Dublin (AFP) - Ireland will hold a referendum in May on relaxing its strict divorce laws, the government said Tuesday, the latest vote aimed at liberalising social rules in the Catholic country.
Couples are currently required under constitutional law to live separately for four out of the five previous years before they can be granted a divorce.
"Some marriages do break down irreconcilably, causing immense sadness and stress for all concerned," said justice minister Charles Flanagan.
"The government wishes to ensure that the process for obtaining a divorce is fair, dignified and humane and allows both parties to move forward with their lives within a reasonable timeframe."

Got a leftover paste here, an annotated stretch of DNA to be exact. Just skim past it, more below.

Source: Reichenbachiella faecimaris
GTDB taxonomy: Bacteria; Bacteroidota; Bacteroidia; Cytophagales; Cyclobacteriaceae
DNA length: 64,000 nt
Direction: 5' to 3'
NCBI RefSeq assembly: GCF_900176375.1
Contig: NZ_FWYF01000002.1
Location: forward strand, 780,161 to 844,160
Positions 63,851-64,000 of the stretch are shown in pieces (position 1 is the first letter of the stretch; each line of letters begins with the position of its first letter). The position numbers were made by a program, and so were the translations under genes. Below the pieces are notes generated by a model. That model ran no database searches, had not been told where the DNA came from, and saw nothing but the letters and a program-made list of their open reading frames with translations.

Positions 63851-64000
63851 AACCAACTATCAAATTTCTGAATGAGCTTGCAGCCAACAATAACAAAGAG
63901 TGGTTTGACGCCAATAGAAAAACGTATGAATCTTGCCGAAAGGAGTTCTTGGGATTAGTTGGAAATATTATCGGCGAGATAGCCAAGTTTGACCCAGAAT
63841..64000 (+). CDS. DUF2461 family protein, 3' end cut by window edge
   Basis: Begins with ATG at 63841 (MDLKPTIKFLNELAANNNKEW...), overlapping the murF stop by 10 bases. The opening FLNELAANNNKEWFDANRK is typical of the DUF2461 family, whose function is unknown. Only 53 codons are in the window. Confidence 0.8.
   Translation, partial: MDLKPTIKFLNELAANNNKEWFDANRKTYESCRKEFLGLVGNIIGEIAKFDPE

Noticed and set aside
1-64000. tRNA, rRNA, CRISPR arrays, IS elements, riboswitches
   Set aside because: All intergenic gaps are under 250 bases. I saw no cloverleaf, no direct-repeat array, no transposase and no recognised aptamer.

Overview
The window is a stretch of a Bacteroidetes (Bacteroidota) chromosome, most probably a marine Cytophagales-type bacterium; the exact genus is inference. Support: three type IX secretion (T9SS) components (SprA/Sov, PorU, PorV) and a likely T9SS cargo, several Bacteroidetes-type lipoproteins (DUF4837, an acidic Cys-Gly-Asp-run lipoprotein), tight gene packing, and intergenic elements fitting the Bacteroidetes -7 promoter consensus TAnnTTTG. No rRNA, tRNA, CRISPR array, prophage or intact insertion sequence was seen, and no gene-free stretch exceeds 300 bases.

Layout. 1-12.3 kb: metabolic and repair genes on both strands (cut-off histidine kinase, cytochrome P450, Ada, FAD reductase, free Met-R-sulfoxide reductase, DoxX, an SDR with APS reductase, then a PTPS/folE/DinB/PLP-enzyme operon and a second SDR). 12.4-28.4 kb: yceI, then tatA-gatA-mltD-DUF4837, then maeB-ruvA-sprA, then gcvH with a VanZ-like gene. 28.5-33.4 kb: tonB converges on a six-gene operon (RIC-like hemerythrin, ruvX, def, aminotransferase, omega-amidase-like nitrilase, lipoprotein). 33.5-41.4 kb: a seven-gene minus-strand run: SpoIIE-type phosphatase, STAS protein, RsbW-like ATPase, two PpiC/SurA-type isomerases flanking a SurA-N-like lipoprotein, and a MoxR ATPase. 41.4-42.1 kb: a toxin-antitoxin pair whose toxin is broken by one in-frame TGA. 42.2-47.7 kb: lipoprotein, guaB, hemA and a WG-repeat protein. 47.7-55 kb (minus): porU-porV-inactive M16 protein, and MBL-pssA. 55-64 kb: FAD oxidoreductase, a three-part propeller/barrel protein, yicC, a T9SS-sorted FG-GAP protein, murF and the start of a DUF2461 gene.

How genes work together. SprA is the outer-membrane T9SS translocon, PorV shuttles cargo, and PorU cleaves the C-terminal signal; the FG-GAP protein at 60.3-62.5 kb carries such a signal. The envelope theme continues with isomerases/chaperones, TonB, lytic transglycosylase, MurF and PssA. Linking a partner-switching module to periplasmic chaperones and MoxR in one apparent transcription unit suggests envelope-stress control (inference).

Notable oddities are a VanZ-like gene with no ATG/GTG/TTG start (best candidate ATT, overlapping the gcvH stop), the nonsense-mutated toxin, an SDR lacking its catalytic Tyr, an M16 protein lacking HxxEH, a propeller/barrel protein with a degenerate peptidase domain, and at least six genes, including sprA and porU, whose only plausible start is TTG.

If a majority vote to amend the constitution, the government intends to introduce legislation shortening the mandated separation time -- the so-called "pause period" -- to two out of the three previous years.
But there is likely to be resistance in parliament over any waiting period restrictions being enforced, given that divorces in neighbouring Great Britain can be secured in a matter of months.
Last May, a landslide referendum saw Ireland vote 66 percent in favour of repealing its constitutional ban on abortions.
And in October, voters lifted a rarely enforced constitutional ban on blasphemy.
The law outlining the "pause period" for divorces was introduced following a 1995 referendum, when Ireland backed the legalisation 50.3 percent to 49.7 percent.